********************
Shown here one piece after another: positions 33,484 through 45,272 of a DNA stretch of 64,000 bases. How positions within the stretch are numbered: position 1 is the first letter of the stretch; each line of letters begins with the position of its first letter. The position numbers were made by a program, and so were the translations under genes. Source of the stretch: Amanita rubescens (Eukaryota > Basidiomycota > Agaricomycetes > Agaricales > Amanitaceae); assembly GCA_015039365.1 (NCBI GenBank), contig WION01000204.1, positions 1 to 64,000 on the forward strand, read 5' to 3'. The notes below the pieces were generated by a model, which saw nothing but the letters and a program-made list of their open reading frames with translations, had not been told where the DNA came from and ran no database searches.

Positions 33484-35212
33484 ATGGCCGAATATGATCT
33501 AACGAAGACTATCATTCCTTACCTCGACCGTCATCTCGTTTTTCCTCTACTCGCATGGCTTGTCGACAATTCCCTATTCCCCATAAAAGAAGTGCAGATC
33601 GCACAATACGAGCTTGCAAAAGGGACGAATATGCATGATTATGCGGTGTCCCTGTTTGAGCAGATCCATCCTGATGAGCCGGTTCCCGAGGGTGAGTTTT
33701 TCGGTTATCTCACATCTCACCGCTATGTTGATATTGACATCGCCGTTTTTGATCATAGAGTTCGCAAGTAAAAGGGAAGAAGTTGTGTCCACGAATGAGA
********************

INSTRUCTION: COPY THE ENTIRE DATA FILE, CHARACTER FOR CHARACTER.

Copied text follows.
Shown here one piece after another: positions 33,484 through 45,272 of a DNA stretch of 64,000 bases. How positions within the stretch are numbered: position 1 is the first letter of the stretch; each line of letters begins with the position of its first letter. The position numbers were made by a program, and so were the translations under genes. Source of the stretch: Amanita rubescens (Eukaryota > Basidiomycota > Agaricomycetes > Agaricales > Amanitaceae); assembly GCA_015039365.1 (NCBI GenBank), contig WION01000204.1, positions 1 to 64,000 on the forward strand, read 5' to 3'. The notes below the pieces were generated by a model, which saw nothing but the letters and a program-made list of their open reading frames with translations, had not been told where the DNA came from and ran no database searches.

Positions 33484-35212
33484 ATGGCCGAATATGATCT
33501 AACGAAGACTATCATTCCTTACCTCGACCGTCATCTCGTTTTTCCTCTACTCGCATGGCTTGTCGACAATTCCCTATTCCCCATAAAAGAAGTGCAGATC
33601 GCACAATACGAGCTTGCAAAAGGGACGAATATGCATGATTATGCGGTGTCCCTGTTTGAGCAGATCCATCCTGATGAGCCGGTTCCCGAGGGTGAGTTTT
33701 TCGGTTATCTCACATCTCACCGCTATGTTGATATTGACATCGCCGTTTTTGATCATAGAGTTCGCAAGTAAAAGGGAAGAAGTTGTGTCCACGAATGAGA